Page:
I've asked her to introduce herself and tell us what a 'homeschooling day' looks like in her home!
We're rather relaxed, eclectic homeschoolers. I didn't really plan it that way, but life happens when you have a husband who is in ministry. There's a bit of drop everything and go when he calls to our life. Two years ago, our area was devastated by what the world knows as the Joplin, Missouri tornado. We live about ten miles from Joplin. A couple of days after the tornado, my husband walked in and asked Pastor Dan what he could do to help. He walked out with a job as the coordinator and community liaison and a plan to house volunteers in the vacant house next door (about 400 over the summer by his estimates). Though we no longer have volunteers staying with us, the kids and I have been on call to volunteer for the last two years. ~smile~ Things have finally settled down giving us the chance to settle down into a new autumn school routine.
This is what our school days will look like this autumn, if all goes according to plan. ~smile~
We try to get most of our work done in the morning. The first child out of bed gets the first chance to do math. All of the children use Teaching Textbooks, a computer based math program. There's a bit of competition between my two youngest children to see who's first. ~smile~ We eat breakfast and two children do dishes while the third goes on to start Bible. The others start Bible when they're done. Math is done as the computer comes available. We will work all morning, then hopefully, be able to do some more creative activities in the afternoon. Of course, if the lessons aren't finished, they'll have to be finished.
Where: We homeschool all over the house. I want my children to be lifelong learners. I think that allowing them a little flexibility in where they do their lessons makes them less resistant to learning. I also catch them doing what I jokingly call "unauthorized learning" once in awhile. You know, reading a book or studying even if it wasn't assigned. I make a big deal out of it in jest. ~smile~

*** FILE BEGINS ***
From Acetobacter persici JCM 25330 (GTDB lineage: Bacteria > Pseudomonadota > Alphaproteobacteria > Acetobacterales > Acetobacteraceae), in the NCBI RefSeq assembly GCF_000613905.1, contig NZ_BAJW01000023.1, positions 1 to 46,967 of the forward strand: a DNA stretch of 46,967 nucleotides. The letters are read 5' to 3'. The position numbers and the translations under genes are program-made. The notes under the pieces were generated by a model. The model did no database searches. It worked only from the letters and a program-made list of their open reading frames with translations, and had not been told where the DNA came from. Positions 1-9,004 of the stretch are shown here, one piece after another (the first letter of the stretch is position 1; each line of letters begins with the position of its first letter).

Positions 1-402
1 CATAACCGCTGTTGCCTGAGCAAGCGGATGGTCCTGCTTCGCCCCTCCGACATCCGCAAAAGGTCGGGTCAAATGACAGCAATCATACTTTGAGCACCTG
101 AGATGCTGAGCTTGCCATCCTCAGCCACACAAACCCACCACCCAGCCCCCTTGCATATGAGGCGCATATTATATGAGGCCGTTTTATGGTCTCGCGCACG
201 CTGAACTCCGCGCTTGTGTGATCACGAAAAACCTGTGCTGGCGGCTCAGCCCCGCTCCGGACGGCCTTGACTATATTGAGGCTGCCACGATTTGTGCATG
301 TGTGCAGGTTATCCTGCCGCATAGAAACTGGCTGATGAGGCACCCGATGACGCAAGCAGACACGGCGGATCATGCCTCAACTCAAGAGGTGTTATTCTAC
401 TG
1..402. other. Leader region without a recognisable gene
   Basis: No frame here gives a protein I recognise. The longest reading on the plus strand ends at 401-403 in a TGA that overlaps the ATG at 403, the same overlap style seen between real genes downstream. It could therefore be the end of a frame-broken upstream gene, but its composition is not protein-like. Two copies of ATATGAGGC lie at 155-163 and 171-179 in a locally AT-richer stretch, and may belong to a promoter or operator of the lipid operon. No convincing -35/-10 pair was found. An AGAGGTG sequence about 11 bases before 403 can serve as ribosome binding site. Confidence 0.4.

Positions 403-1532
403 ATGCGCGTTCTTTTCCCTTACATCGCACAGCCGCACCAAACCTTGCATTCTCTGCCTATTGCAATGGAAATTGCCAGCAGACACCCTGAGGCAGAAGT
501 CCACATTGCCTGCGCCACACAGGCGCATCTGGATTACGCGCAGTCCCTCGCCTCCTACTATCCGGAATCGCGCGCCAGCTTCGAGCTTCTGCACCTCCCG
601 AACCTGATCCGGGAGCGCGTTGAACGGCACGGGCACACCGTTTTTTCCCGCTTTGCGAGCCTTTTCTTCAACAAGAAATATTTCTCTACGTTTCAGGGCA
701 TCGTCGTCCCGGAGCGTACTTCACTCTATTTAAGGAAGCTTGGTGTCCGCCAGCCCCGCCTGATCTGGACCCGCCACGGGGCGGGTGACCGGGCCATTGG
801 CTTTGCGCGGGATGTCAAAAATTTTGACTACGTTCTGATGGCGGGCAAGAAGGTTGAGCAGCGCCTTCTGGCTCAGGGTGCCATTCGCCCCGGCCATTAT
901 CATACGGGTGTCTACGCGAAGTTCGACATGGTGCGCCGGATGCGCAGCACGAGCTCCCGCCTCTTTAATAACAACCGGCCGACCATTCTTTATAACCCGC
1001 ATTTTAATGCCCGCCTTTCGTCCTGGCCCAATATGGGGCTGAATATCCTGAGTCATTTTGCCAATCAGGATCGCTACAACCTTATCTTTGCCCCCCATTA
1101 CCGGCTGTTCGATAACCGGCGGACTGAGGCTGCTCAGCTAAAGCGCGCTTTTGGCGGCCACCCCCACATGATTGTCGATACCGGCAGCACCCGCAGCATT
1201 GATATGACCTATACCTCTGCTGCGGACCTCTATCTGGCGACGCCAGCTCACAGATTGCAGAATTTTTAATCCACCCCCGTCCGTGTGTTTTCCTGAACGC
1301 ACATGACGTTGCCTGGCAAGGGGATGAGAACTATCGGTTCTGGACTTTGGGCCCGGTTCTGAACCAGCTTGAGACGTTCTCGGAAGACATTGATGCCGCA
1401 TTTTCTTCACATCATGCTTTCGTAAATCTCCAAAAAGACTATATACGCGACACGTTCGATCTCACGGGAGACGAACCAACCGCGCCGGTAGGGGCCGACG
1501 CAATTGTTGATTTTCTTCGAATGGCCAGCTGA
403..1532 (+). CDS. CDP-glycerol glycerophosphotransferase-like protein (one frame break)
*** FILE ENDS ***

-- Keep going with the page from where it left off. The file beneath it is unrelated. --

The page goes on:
How: Much of our learning is reading based. We read a lot of whole books. I was attracted to Charlotte Mason's teachings but never followed her 100%. We have used a combination of textbooks, workbooks, computer programs, videos and hands-on lessons over the years. We're still reading a lot for Science, but my older children will start Biology this year. History and Latin are video based. Michael and Emily will do history together. All of the children learn Latin together. Spelling, grammar and writing are usually a bit more mom intensive. ~smile~
Why: To put it simply, God told us to. I explain it all in detail in this post: Why We Homeschool.
- Pray! God cares deeply for you and for your children. He will guide you.
- Read read read to your children from birth. Keep reading even after they learn to read.
- As soon as they can read, require them to sit and read/look at books for thirty minutes a day. Perhaps after lunch.
- When they graduate to chapter books, increase their silent reading time to an hour a day. My children have become excellent readers as a result.
- Don't give up! Your family is unique. Your homeschool will be unique. Don't try to do it just like someone else. Pick and choose ideas and find what works for your family.
What I really want you to know: You will not be perfect in your child training, your homeschooling, or your homemaking. It's okay. Pray, research the best methods for you, and be flexible in your implementation. Teaching your child to love the Lord our God with all their hearts, minds, souls, and strength is ultimately the goal. God wants that, too. He'll help you.
Laura Lane is mom to four children, ages 14-22. She's homeschooled since 1996, is married to her high school sweetheart, and is debt-free. She writes about homemaking, saving money through thrifty living, homeschooling, books, her family life, and her love of God and her Lord and Savior, Jesus Christ. Find her at Harvest Lane Cottage.
|visit Laura @ Harvest Lane Cottage|